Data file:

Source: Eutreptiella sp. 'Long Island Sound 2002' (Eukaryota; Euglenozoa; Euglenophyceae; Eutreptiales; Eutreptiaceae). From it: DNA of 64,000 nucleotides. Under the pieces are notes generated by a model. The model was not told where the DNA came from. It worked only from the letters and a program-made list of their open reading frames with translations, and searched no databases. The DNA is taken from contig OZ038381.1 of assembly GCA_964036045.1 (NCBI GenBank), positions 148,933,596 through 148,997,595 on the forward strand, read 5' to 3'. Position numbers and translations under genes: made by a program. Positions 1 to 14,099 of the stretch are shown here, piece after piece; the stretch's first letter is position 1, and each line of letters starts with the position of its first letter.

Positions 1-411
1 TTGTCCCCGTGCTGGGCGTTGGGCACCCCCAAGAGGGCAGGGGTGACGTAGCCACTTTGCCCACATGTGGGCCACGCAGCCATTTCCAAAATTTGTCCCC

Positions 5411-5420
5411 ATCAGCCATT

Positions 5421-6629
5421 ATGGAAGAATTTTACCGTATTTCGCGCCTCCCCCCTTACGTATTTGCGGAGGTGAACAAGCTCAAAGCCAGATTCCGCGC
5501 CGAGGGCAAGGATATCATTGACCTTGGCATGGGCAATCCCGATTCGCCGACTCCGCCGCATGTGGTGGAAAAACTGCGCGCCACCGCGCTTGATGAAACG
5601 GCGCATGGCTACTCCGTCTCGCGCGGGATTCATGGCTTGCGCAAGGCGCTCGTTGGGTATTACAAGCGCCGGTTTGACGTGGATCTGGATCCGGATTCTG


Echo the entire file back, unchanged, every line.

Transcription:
Source: Eutreptiella sp. 'Long Island Sound 2002' (Eukaryota; Euglenozoa; Euglenophyceae; Eutreptiales; Eutreptiaceae). From it: DNA of 64,000 nucleotides. Under the pieces are notes generated by a model. The model was not told where the DNA came from. It worked only from the letters and a program-made list of their open reading frames with translations, and searched no databases. The DNA is taken from contig OZ038381.1 of assembly GCA_964036045.1 (NCBI GenBank), positions 148,933,596 through 148,997,595 on the forward strand, read 5' to 3'. Position numbers and translations under genes: made by a program. Positions 1 to 14,099 of the stretch are shown here, piece after piece; the stretch's first letter is position 1, and each line of letters starts with the position of its first letter.

Positions 1-411
1 TTGTCCCCGTGCTGGGCGTTGGGCACCCCCAAGAGGGCAGGGGTGACGTAGCCACTTTGCCCACATGTGGGCCACGCAGCCATTTCCAAAATTTGTCCCC

Positions 5411-5420
5411 ATCAGCCATT

Positions 5421-6629
5421 ATGGAAGAATTTTACCGTATTTCGCGCCTCCCCCCTTACGTATTTGCGGAGGTGAACAAGCTCAAAGCCAGATTCCGCGC
5501 CGAGGGCAAGGATATCATTGACCTTGGCATGGGCAATCCCGATTCGCCGACTCCGCCGCATGTGGTGGAAAAACTGCGCGCCACCGCGCTTGATGAAACG
5601 GCGCATGGCTACTCCGTCTCGCGCGGGATTCATGGCTTGCGCAAGGCGCTCGTTGGGTATTACAAGCGCCGGTTTGACGTGGATCTGGATCCGGATTCTG